What is testamentary capacity and when is it required?
What is testamentary capacity?
In order to make a valid Will a person must have testamentary capacity. This means that they must:
- understand that they are executing a Will and the effects of this Will;
- understand the extent of the property of which they are disposing;
- be able to comprehend the claims to which they ought to give effect; and
- not be suffering from any disorder of the mind.
A testator is not required to have an in-depth legal understanding, or to recall their assets with a high degree of precision, it is not a test of memory. What is required is that a testator, in general, has the capacity to understand the effect of their Will, and make their own judgements over competing claims to the estate.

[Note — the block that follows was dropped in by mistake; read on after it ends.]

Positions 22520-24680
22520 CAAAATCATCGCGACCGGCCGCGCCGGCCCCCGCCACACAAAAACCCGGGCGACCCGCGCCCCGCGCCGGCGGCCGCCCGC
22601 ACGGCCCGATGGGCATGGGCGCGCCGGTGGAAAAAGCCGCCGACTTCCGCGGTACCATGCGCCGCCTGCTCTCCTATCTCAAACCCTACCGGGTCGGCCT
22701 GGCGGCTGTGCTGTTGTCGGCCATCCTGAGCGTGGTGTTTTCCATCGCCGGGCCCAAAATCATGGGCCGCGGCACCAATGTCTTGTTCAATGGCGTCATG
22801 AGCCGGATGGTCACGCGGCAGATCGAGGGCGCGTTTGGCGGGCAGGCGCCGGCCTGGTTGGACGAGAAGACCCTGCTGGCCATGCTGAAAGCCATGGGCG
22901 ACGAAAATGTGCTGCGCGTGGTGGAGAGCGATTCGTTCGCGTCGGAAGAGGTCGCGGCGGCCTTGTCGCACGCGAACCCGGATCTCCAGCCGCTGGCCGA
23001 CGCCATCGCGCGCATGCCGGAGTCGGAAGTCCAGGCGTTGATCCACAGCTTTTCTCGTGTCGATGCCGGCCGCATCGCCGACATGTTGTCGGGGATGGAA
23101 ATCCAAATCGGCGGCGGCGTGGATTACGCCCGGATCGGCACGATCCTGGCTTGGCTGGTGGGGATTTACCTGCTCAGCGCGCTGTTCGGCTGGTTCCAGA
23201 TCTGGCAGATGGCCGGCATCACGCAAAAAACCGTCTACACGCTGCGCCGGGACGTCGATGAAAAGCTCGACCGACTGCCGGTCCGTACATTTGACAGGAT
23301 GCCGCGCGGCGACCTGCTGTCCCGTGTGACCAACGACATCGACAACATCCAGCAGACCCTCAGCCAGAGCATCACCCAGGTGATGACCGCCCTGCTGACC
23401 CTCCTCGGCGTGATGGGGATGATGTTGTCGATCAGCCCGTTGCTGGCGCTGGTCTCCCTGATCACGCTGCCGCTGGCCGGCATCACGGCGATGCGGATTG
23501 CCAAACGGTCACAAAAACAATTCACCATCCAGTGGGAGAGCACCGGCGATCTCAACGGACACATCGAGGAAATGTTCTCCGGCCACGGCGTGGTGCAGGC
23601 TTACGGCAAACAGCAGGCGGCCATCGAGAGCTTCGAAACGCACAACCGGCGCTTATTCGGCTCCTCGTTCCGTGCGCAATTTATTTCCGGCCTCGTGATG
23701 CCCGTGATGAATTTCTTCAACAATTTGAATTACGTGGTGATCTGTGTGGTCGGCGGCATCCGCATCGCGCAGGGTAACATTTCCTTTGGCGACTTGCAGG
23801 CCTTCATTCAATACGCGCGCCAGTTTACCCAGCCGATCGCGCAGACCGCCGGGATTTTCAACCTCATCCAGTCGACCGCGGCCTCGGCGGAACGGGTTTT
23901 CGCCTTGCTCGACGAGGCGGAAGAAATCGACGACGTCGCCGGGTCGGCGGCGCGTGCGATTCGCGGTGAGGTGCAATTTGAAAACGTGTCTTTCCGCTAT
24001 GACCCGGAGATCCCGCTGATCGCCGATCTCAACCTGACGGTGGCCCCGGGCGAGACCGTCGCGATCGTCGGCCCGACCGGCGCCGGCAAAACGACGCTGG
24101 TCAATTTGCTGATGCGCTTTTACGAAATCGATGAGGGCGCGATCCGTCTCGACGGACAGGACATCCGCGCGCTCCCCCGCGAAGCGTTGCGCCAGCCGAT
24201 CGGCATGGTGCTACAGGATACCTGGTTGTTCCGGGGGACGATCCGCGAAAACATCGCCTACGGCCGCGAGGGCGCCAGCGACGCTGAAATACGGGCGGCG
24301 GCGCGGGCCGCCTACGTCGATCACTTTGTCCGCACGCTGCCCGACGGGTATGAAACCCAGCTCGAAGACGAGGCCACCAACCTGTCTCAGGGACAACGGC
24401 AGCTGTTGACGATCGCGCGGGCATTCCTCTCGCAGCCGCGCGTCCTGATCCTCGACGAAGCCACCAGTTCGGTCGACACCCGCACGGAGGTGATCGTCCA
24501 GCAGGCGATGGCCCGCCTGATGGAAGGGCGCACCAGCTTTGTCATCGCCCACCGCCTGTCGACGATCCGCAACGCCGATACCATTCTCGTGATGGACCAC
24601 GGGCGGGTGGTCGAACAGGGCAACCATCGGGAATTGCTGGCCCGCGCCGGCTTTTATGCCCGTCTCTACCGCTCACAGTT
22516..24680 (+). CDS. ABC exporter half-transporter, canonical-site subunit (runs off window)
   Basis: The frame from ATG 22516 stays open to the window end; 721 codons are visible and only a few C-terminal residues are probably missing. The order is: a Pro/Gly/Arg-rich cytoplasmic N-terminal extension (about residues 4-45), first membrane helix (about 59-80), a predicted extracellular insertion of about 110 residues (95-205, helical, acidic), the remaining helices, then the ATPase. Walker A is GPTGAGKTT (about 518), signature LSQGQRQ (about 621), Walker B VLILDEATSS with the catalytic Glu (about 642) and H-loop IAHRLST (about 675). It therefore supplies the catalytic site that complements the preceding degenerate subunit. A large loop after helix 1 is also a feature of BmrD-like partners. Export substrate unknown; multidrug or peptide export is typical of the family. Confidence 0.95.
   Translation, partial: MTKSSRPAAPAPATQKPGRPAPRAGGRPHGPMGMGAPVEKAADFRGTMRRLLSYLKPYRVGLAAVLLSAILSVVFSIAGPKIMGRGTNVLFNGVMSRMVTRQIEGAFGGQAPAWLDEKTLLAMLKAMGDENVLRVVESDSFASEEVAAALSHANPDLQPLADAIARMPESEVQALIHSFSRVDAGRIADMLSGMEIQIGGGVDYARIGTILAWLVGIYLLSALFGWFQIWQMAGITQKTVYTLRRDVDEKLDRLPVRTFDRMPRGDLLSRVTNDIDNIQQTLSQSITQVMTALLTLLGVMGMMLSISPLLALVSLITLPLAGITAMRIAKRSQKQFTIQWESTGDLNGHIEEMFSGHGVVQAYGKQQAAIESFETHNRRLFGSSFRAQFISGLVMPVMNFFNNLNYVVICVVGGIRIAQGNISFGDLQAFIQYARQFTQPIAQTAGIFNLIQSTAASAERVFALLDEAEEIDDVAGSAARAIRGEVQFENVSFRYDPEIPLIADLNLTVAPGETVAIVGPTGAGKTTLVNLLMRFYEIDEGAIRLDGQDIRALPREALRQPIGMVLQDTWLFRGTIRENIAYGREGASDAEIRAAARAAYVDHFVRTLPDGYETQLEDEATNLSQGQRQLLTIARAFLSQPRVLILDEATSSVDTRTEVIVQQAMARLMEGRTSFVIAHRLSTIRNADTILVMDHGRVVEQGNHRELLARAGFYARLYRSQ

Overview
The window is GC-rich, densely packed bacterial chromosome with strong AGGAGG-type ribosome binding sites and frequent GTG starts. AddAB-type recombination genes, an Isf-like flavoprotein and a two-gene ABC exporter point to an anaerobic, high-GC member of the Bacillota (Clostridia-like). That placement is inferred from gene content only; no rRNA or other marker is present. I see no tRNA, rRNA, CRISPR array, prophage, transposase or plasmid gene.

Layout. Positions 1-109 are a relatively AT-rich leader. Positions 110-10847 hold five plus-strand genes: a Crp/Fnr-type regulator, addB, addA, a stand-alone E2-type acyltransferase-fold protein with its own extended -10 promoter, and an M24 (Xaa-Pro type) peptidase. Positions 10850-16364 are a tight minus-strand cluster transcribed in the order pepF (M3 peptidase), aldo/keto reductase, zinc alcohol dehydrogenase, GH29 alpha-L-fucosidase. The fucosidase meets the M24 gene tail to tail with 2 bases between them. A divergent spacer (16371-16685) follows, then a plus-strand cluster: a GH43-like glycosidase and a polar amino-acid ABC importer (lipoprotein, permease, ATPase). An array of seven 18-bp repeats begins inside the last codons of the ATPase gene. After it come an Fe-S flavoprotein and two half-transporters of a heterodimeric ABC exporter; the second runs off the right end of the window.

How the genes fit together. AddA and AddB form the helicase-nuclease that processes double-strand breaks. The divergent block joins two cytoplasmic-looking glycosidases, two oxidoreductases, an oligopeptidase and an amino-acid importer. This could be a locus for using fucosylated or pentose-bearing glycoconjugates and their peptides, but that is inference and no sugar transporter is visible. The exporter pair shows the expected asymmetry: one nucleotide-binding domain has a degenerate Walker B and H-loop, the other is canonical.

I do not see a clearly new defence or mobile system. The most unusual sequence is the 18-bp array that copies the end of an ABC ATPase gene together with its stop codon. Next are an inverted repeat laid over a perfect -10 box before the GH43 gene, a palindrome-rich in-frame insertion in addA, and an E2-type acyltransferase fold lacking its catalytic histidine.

A ‘disorder of the mind’ may arise from illnesses such as dementia, schizophrenia or depression or may be caused by alcohol or drug abuse. There is, however, no requirement that the disorder arises from an identifiable or medically recognised cause. In order to invalidate it, the disorder must have caused the dispositions in the Will.
When is testamentary capacity required?
The testator must have testamentary capacity at the time of executing their Will.
The only exception to this is where the testator had testamentary capacity when giving instructions for their Will but did not have capacity at the date of execution. In this case the testator must know that they are executing a Will for which they had previously given instructions.
The instructions must continue to reflect their intentions as at the date of execution and the Will must give effect to their instructions.
Testamentary capacity may not be permanent. For example, someone who generally lacks capacity but experiences ‘lucid intervals’ where their capacity is regained, may be able to validly execute a Will during this interval.
In these cases the burden is on those who wish to propound the Will to prove that the testator did have capacity during this interval and that the execution took place at that time.
How we can help
For more advice on contesting a will, please contact our specialist team.